Malaysian Chinese May Drop Najib as Fear of Riot Repeat Ebbs
Anwar Ibrahim, Malaysia's opposition leader, center, arrives accompanied with his wife Wan Azizah, left, to submit his election nomination in Berapit on April 20, 2013. Photographer: Mohd Rasfan/AFP/Getty Images
By Daniel Ten Kate
April 26, 2013
Malaysian businessman Stanley Thai says he’s joining thousands of fellow ethnic Chinese citizens in abandoning support for Prime Minister Najib Razak and voting for the opposition for the first time in elections next month.
“Why are the Chinese against the government -- it’s simple,” Thai, 53, owner of medical glove-maker Supermax Corp. (SUCB), said in an interview last month. “We don’t want our children to suffer what we suffered, deprived from education, from career opportunities, from business opportunities.”
Chinese, who make up about a quarter of Malaysia’s population, are growing intolerant of affirmative-action programs for Malays propagated by Najib’s alliance of parties, the most recent national poll indicates. Any mass defection by Chinese voters raises the risk of the ruling coalition’s first election loss since it was formed after 1969 race riots.
The violence of 1969 helped persuade many Chinese to back Barisan Nasional, which Najib has led since 2009, as they accepted racial preferences for Malays as the cost of peace. Thai said thinking changed when the government’s electoral take sank in 2008 with little sign of renewed social unrest. “Everyone said, ‘Wow, the time has come,’” he said.
Now, the opposition, led by Anwar Ibrahim, sees the end of race-based policies that have hindered companies such as Supermax as key to long-term economic growth. Najib counters that his gradual reform of the affirmative-action programs will assure stability and avert a slide in stocks and the ringgit that would accompany any opposition victory.
“It’s a contest ultimately about visions -- do you believe the country is Malay-centered or a state of all its citizens?” said Clive Kessler, emeritus professor at the University of New South Wales in Sydney, who has studied Malaysian politics for half a century. “Najib no longer has adequate non-Malay support,” said Kessler, who estimates the ruling coalition must win about two-thirds of Malay votes to stay in power.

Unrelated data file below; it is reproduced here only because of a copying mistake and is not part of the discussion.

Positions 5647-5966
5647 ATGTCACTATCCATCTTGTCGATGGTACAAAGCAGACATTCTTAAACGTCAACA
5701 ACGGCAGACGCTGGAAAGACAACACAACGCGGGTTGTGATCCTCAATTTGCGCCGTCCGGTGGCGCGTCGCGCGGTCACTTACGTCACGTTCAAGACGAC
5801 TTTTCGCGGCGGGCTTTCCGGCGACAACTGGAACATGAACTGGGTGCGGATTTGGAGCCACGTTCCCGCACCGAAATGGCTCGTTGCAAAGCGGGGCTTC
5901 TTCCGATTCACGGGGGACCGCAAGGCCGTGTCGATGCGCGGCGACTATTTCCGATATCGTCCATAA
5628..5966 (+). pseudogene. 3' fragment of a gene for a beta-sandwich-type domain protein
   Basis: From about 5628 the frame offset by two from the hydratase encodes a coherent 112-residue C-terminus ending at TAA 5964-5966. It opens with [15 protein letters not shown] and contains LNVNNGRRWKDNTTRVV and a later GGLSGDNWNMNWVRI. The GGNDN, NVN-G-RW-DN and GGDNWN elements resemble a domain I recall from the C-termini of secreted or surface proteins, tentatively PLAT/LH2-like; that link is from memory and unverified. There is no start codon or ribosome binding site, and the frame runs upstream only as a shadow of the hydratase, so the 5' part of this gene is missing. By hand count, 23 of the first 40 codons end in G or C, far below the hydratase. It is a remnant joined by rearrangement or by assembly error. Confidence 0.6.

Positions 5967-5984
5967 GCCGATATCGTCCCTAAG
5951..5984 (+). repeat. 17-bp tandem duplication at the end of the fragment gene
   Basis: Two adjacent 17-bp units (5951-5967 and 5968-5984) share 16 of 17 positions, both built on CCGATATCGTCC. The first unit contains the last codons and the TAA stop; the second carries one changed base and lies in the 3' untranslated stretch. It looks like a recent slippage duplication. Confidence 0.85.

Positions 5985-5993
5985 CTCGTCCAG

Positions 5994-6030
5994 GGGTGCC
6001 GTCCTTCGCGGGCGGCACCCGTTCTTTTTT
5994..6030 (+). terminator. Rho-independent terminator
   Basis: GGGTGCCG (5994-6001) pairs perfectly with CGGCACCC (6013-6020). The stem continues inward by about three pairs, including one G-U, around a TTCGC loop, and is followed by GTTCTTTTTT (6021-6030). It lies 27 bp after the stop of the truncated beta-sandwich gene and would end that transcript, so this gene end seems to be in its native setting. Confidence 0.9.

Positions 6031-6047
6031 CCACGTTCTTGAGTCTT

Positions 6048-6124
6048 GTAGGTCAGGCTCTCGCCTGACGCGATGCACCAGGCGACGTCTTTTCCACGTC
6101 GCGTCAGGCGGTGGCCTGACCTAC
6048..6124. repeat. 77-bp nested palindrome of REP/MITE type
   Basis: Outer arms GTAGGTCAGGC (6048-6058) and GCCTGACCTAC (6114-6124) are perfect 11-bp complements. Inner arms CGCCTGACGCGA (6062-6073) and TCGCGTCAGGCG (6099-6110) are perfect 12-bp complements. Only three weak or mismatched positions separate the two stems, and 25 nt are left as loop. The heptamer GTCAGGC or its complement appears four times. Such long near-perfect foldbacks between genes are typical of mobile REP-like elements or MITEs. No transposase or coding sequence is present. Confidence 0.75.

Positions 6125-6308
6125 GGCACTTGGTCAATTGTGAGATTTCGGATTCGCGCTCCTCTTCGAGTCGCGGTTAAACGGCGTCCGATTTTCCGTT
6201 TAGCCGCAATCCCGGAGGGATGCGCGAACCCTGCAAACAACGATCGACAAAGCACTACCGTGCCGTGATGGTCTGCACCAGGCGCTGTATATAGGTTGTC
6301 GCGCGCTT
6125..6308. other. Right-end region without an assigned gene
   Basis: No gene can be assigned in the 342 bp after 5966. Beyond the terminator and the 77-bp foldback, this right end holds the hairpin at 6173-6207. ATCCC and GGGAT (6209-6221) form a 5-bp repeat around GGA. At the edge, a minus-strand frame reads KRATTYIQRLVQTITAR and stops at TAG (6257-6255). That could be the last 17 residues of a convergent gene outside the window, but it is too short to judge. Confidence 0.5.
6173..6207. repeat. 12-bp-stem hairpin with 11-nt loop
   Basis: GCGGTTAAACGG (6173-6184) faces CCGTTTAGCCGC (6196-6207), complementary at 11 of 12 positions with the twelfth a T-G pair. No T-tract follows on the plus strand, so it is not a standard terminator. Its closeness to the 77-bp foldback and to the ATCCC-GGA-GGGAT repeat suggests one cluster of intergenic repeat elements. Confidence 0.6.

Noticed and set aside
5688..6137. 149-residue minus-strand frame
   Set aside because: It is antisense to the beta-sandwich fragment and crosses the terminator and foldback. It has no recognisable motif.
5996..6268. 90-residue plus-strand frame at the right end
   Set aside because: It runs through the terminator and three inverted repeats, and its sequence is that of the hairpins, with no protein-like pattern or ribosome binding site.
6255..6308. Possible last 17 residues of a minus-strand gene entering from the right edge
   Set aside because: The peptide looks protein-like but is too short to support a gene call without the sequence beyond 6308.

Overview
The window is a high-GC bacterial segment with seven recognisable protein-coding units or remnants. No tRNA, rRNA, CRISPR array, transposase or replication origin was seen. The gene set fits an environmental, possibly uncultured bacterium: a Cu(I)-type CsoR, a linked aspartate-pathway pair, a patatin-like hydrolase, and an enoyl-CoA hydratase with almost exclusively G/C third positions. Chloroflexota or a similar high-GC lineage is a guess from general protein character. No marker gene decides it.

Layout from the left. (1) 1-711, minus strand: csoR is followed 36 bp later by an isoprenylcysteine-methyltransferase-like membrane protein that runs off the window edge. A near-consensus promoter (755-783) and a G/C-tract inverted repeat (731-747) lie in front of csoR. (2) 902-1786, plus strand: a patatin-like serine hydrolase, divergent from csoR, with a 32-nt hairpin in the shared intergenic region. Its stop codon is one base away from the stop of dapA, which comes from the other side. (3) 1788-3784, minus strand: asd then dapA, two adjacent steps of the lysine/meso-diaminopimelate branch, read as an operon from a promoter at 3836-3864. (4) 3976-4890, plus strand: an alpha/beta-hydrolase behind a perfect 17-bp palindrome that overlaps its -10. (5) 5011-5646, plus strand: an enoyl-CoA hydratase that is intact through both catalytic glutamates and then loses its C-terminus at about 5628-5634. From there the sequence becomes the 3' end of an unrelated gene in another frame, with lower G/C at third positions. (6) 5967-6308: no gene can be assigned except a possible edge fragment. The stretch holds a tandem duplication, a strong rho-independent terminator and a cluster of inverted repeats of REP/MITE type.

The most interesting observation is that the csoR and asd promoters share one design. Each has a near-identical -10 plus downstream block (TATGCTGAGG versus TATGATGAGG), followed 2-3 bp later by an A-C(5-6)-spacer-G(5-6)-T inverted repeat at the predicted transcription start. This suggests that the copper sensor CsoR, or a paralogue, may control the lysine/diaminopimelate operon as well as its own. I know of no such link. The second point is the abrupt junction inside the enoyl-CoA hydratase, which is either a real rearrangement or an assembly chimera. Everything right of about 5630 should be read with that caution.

The FTSE Bursa Malaysia KLCI Index (FTSEMIB), which has lagged other Southeast Asian benchmarks this year, gained 0.3 percent today to close at a record high. The ringgit advanced for a third day, the longest rally in three weeks, on speculation further monetary easing in Japan and Europe will boost demand for emerging-market assets.
About half of Malaysia’s 29 million people are Malays, while roughly a quarter have Chinese roots and the rest are mostly ethnic Indians or indigenous groups. One in five ethnic Chinese think the country is headed in the right direction, compared with 75 percent of Malays, according to a February survey by the Merdeka Center for Opinion Research, the most recent available.
In 2008, the ruling 13-party Barisan Nasional coalition won by its slimmest margin since it was formed, with three Chinese parties losing half their parliamentary seats. Anwar’s own multi-racial coalition, which includes a Chinese-majority party and a mostly Malay party that advocates Shariah law in criminal matters, has pledged to eliminate race-based policies to fight corruption.
“What we’re seeing with the implementation of the policy is enormous rent-seeking and patronage and corruption,” said Edmund Terence Gomez, a professor at University of Malaya in Kuala Lumpur who edited a book on the affirmative-action program. “The electoral trends clearly indicate that Malaysians are saying they’ve had enough of race-based politics.”
In 1969, Malaysia suspended parliament for more than a year after race riots in the wake of a close election killed hundreds of people. Abdul Razak, Najib’s father, then initiated the racial preferences in 1971 as the country’s second prime minister.
The New Economic Policy sought to raise the share of national wealth to at least 30 percent for Malays and indigenous groups known as Bumiputera, or “sons of the soil,” that make up about 60 percent of the population. They got cheaper housing and quotas for college places, government contracts and shares of listed companies.
While Najib has tweaked the policy for publicly traded firms and extended benefits to poorer members of all races, many other elements remain intact. Malaysia favors Bumiputera companies in awarding contracts from the government and state- owned enterprises, the U.S. Trade Representative wrote in a March report.
“We don’t play the racial card -- we play a moderate Malaysia, an inclusive Malaysia and we’re talking about power sharing,” Najib said in an April 17 interview. “That’s the kind of storyboard that we are trying to convince the Malaysian Chinese.”